On Dec. 18, 1988, the Green Bay Packers took the field to play the Phoenix Cardinals (yes, they weren't always the Arizona Cardinals) at Sun Devil Stadium in Tempe, Ariz., knowing exactly what their fate was. The two teams in competition with Green Bay for the top three picks of the draft, Dallas and Detroit, lost earlier in the day. So the Lions now stood at 4-12 and Dallas at 3-13.
Green Bay, 3-12, took the field knowing if they lost, they'd be tied with Dallas for the worst record in the league. But because the Pack would own the draft tiebreaker -- their foes would have a lower winning percentage than the Cowboys' -- a loss in Tempe to the 7-8 Cards would hand the Packers the first pick in the 1989 draft ... and mean Green Bay, in need of a long-term quarterback with Don Majkowski starting, would almost certain pick UCLA quarterback Troy Aikman. The Cowboys already were drooling over Aikman.
The Packers couldn't even lose right. Ron Pitts, then Green Bay's return man and now FOX analyst, returned a first-quarter punt 63 yards for a touchdown to start the scoring. Clint Didier, the former Redskin tight end, finished the scoring with a TD catch from Majkowski, and the Pack won, 26-17.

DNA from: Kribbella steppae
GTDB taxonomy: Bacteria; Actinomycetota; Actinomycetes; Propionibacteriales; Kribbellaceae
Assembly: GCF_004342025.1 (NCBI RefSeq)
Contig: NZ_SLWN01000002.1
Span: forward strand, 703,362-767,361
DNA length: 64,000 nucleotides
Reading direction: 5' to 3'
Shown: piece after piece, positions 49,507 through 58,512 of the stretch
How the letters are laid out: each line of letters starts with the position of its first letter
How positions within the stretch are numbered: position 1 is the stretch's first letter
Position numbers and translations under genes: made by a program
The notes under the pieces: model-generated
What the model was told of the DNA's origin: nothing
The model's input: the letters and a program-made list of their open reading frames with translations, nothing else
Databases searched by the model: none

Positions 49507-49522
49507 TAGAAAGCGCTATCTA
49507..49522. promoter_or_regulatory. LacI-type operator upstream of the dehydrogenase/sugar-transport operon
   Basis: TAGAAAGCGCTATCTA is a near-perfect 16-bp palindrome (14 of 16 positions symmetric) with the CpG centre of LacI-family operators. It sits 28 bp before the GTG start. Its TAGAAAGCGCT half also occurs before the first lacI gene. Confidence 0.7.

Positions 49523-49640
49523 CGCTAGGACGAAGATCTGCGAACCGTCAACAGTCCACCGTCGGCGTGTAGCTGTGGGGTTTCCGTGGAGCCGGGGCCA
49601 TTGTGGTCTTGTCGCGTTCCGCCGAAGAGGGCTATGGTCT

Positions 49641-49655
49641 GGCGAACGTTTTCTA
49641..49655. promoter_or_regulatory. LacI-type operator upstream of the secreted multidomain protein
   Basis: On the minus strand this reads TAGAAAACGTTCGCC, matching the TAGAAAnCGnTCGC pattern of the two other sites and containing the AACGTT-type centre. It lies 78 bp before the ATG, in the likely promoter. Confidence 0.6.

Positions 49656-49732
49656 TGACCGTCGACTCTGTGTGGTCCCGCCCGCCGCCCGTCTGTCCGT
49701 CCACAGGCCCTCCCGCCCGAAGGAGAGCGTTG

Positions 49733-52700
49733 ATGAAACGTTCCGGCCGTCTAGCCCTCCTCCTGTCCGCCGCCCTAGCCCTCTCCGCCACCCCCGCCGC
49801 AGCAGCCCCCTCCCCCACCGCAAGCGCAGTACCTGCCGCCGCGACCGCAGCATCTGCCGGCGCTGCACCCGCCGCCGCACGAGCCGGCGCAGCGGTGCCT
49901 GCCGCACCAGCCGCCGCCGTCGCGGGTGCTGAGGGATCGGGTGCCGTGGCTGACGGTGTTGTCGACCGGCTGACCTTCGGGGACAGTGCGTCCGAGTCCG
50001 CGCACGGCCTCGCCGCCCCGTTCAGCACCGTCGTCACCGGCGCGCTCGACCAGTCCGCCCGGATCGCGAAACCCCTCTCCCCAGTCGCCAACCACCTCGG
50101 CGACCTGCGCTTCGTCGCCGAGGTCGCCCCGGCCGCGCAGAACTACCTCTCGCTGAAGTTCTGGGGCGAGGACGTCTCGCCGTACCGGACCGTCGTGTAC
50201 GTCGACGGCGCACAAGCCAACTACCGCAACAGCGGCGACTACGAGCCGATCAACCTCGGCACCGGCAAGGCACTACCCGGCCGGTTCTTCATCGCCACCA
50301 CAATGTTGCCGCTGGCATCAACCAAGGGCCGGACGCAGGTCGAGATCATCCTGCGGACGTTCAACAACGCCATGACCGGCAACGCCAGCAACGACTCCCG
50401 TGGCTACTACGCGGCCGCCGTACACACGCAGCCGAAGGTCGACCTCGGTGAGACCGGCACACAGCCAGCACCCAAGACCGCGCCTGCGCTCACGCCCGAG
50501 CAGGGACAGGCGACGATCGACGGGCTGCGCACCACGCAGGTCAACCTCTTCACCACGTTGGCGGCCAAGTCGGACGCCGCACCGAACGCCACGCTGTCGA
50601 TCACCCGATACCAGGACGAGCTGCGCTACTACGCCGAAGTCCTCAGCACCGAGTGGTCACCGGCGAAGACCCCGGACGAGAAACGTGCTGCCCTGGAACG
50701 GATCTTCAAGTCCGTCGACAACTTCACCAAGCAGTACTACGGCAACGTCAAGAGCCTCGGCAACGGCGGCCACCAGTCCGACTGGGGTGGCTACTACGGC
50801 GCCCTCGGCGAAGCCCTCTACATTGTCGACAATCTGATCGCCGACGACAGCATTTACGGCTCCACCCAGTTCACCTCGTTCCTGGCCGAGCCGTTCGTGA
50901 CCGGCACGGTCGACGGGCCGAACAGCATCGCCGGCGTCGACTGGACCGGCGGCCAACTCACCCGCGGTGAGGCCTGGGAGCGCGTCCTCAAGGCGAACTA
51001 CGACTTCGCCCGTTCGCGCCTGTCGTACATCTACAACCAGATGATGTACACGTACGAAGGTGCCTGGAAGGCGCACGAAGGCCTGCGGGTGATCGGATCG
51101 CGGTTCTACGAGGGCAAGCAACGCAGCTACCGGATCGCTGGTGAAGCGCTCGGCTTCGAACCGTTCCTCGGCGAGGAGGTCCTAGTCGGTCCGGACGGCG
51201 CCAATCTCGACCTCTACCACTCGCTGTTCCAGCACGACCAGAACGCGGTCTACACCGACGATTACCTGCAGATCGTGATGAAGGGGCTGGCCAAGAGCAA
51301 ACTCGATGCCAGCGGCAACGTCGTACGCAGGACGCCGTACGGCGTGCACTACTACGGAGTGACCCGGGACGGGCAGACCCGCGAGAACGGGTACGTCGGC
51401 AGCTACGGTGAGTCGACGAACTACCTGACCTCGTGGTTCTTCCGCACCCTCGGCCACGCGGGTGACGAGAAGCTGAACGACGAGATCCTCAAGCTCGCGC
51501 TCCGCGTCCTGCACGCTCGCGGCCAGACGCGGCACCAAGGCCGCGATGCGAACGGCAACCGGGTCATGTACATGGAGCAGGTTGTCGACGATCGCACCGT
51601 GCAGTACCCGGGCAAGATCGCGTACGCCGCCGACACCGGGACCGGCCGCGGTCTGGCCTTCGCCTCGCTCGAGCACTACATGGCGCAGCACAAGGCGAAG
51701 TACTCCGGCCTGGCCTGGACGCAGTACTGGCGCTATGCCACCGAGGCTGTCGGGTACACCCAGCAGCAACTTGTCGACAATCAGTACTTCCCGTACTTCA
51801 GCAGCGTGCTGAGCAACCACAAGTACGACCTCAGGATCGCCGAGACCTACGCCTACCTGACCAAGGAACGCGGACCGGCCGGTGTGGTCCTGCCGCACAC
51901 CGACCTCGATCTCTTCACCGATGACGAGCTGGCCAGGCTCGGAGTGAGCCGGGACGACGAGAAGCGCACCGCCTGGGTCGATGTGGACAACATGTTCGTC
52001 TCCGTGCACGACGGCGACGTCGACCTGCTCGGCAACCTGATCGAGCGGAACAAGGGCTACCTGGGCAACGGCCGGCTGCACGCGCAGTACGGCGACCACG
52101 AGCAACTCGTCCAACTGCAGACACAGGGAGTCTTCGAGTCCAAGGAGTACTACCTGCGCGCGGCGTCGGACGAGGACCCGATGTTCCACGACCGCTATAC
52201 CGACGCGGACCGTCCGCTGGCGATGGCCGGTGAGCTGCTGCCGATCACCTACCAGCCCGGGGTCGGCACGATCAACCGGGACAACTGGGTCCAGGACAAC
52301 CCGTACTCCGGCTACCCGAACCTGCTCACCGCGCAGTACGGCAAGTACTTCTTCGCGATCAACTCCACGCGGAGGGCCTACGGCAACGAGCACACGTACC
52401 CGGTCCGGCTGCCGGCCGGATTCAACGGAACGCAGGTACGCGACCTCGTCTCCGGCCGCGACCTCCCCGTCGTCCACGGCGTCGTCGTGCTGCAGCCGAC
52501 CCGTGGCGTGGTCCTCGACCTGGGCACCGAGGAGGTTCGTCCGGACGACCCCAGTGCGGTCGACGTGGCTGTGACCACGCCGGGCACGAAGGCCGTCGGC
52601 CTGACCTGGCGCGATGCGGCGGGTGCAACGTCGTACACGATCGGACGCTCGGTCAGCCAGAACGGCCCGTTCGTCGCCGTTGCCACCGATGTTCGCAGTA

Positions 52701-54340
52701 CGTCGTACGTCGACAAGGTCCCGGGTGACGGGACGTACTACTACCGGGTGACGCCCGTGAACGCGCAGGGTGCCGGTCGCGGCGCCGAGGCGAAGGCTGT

The Packers lost the number one pick. The top five picks in the draft the following spring:
1. Dallas, Troy Aikman, QB, UCLA
Five picks. Four Hall of Famers and Mandarich, one of the biggest busts in draft history.
Imagine how history would have been changed if the Packers just did what they should have done that day in Tempe and lost. Aikman a Packer. Barry Sanders, most likely, a Cowboy. And who knows what happens with the rest of the draft. But think further. With Aikman, the Packers likely wouldn't have been the pathetic team that hired Ron Wolf late in 1991 to be the GM. And Mike Holmgren likely wouldn't have been hired. And surely Brett Favre wouldn't have arrived in trade early in 1992.
"Wow,'' Jacksonville interim coach Mel Tucker Thursday afternoon. "Amazing. I never knew that. That makes you think."
Most amazing about the whole story is what would have happened to Favre. Wolf loved him. The first thing he did after hiring Holmgren was trade for Favre. At the time, the Falcons were fed up with their 1991 second-rounder. He'd ballooned to 248 pounds after a rookie season on the bench and out on the town. Is it possible that he'd have stayed on the bench behind Chris Miller and Billy Joe Tolliver, and maybe a couple of years later behind Bobby Hebert when he was acquired ... or would Jerry Glanville and offensive coordinator June Jones have given Favre a shot at some point to win the starting job?